In the succeeding consulate of Publius Sulpicius Saverrio and Publius Sempronius Sophus, the Samnites, desirous either of a termination or a suspension of hostilities, sent ambassadors to Rome to treat of peace;
to whose submissive solicitations this answer was returned, that, “had not the Samnites frequently solicited peace, at times when they were actually preparing for war, their present application might, perhaps, in the course of negotiating, have produced the desired effect.
But now, since words had hitherto proved vain, people's conduct must be guided by facts: that Publius Sempronius the consul would shortly be in Samnium with an army: that he could not be deceived in judging whether their dispositions inclined to peace or war.
He would bring the senate certain information respecting every particular, and their ambassadors might follow the consul on his return from Samnium.” When the Roman army accordingly marched through all parts of Samnium, which was in a state of peace, provisions being liberally supplied, a renewal of the old treaty was, this year, granted to the Samnites.
The Roman arms were then turned against the Aequans, their old enemies, but who had, for many years past, remained quiet, under the guise of a treacherous peace;
because, while the Hernicians were in a state of prosperity, these had, in conjunction with them, frequently sent aid to the Samnites; and after the Hernicians were subdued, almost the whole nation, without dissembling that they acted by public authority, had revolted to the enemy; and when, after the conclusion of the treaty with the Samnites at Rome, ambassadors were sent to demand satisfaction, they said, that “this was only a trial made of them, on the expectation that they would through fear suffer themselves to be made Roman citizens.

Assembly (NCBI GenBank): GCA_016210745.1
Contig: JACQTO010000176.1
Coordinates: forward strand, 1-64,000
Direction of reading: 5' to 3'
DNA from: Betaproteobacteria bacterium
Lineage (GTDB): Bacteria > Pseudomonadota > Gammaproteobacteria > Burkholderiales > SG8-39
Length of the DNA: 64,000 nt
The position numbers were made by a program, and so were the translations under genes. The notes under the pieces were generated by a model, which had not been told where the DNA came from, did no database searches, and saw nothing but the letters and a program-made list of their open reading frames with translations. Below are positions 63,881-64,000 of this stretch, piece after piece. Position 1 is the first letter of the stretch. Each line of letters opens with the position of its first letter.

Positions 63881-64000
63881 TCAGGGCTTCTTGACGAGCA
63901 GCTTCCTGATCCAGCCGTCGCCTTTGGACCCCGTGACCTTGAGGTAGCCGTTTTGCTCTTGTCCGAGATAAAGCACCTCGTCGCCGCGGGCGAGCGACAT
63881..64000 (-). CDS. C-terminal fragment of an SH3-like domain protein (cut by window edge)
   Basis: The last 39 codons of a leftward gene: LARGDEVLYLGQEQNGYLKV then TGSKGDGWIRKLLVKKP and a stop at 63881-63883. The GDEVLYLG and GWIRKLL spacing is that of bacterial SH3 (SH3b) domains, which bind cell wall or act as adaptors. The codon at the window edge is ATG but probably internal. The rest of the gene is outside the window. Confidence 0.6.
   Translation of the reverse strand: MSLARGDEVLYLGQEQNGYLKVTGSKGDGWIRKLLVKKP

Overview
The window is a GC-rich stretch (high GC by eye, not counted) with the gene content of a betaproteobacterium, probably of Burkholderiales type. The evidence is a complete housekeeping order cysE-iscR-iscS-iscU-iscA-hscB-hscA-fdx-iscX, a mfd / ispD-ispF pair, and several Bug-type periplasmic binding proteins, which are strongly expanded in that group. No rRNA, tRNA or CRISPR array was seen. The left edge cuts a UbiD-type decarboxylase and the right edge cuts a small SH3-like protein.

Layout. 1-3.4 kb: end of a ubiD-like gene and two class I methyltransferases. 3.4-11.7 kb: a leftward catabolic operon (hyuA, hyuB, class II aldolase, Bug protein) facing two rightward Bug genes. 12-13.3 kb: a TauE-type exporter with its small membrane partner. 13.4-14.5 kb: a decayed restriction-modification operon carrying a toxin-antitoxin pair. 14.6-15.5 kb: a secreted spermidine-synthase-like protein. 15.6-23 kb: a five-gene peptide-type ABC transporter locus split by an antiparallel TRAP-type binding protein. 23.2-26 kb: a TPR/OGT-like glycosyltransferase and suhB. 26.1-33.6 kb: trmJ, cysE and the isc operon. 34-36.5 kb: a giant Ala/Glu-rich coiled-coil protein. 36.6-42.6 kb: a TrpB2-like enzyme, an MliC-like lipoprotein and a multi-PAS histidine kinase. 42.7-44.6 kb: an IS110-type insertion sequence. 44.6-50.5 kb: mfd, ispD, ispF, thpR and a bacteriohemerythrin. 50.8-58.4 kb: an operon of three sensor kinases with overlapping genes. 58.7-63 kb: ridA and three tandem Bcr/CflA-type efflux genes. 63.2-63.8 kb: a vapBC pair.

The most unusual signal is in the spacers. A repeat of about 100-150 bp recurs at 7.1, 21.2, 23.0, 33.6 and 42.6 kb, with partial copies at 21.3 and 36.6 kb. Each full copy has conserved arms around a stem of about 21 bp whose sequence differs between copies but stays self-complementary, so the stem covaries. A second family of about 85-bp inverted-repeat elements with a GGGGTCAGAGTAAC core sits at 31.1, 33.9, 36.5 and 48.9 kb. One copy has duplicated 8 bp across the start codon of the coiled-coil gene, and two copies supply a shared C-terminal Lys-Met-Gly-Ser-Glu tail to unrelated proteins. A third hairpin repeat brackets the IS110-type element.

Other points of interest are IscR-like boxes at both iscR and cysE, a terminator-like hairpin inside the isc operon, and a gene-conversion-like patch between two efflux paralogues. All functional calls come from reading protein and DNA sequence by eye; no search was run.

But how much that condition was to be wished for they had been taught by the Hernicians; who, when they had the option, preferred their own laws to the freedom of the Roman state.
To people who wished for liberty to choose what they judged preferable, the necessity of becoming Roman citizens would have the nature of a punishment.”
In resentment of these declarations, uttered publicly in their assemblies, the Roman people ordered war to be made on the Aequans;
and, in prosecution of this new undertaking, both the consuls marched from the city, and sat down at the distance of four miles from the camp of the enemy.
The troops of the Aequans, like tumultuary recruits, in consequence of their having passed such a number of years without waging war on their own account, were all in disorder and confusion, without established officers and without command.
Some advised to give battle, others to defend the camp; the greater part were influenced by concern for the devastation of their lands, likely to take place, and the consequent destruction of their cities, left with weak garrisons.
Among a variety of propositions, one, however, was heard which, abandoning all concern for the public interest, tended to transfer every man's attention to the care of his private concerns.
It recommended that, at the first watch, they should depart from the camp by different roads, so as to carry all their effects into the cities, and to secure them by the strength of the fortifications; this they all approved with universal assent.
When the enemy were now dispersed through the country, the Romans, at the first dawn, marched out to the field, and drew up in order of battle; but no one coming to oppose them, they advanced in a brisk pace to the enemy's camp.
But when they perceived neither guards before the gates, nor soldiers on the ramparts, nor the usual bustle of a camp, —surprised at the extra- [p. 626]
ordinary silence, they halted in apprehension of some stratagem. At length, passing over the rampart, and finding the whole deserted, they proceeded to search out the tracks of the enemy.
But these, as they scattered themselves to every quarter, occasioned perplexity at first. Afterwards discovering their design by means of scouts, they attacked their cities, one after another, and within the space of fifty days took, entirely by force, forty-one towns, most of which were razed and burnt, and the race of the Aequans almost extirpated.
A triumph was granted over the Aequans. The Marrucinians, Marsians, Pelignians, and Ferentans, warned by the example of their disasters, sent deputies to Rome to solicit peace and friendship; and these states, on their submissive applications, were admitted into alliance.